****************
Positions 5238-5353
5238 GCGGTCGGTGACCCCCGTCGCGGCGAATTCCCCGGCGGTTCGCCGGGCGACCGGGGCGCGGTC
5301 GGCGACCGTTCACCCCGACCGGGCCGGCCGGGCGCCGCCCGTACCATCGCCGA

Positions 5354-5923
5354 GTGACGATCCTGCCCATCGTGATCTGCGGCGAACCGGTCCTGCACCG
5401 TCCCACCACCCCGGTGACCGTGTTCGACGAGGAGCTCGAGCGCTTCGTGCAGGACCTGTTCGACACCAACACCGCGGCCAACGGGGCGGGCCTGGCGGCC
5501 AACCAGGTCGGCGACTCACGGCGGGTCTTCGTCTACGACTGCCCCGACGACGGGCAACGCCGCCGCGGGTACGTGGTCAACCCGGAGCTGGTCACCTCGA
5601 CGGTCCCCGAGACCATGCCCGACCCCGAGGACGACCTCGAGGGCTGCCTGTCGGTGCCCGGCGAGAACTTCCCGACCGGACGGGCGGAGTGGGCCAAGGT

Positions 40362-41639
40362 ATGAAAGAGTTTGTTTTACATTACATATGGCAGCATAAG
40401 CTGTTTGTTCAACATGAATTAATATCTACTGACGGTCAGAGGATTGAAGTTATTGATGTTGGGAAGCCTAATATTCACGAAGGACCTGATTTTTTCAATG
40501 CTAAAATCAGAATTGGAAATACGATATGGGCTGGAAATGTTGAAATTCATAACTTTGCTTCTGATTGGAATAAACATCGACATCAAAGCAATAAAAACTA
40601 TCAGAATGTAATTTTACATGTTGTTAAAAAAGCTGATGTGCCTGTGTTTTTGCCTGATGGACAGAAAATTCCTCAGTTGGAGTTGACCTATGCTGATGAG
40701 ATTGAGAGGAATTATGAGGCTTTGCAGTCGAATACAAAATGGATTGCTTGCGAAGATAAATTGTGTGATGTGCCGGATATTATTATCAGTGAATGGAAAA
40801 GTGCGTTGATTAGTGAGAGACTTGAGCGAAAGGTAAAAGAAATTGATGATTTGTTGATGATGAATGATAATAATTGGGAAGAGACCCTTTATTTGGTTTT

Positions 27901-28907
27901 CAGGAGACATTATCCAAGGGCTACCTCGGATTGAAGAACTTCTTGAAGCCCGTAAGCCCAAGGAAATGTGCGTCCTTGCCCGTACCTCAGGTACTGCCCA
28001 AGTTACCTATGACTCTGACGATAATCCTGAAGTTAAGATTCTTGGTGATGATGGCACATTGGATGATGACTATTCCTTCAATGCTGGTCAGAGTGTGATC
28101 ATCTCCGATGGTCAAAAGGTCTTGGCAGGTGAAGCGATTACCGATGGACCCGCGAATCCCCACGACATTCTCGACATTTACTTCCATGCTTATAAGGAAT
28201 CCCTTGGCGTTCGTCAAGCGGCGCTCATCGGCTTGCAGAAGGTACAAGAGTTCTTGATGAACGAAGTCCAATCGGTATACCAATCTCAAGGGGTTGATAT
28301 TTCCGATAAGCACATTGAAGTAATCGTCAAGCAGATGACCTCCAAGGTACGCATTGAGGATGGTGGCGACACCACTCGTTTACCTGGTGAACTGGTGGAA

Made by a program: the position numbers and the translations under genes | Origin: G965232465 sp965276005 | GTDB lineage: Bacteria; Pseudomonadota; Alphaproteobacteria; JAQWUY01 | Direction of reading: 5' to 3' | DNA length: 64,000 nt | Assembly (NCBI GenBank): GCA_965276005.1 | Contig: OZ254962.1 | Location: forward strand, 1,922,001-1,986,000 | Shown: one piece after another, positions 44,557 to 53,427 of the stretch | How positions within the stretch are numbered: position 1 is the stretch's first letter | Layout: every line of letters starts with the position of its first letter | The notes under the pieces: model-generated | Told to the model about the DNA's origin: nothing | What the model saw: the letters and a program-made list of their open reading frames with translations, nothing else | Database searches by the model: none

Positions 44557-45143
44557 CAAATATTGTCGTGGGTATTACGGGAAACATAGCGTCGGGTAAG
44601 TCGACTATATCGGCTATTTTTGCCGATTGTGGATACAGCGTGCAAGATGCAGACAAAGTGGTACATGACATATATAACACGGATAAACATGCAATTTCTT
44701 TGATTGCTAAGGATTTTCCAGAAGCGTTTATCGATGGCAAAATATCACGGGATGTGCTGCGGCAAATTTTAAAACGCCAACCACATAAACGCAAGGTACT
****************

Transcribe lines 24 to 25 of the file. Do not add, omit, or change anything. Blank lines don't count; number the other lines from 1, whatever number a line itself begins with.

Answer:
44557 CAAATATTGTCGTGGGTATTACGGGAAACATAGCGTCGGGTAAG
44601 TCGACTATATCGGCTATTTTTGCCGATTGTGGATACAGCGTGCAAGATGCAGACAAAGTGGTACATGACATATATAACACGGATAAACATGCAATTTCTT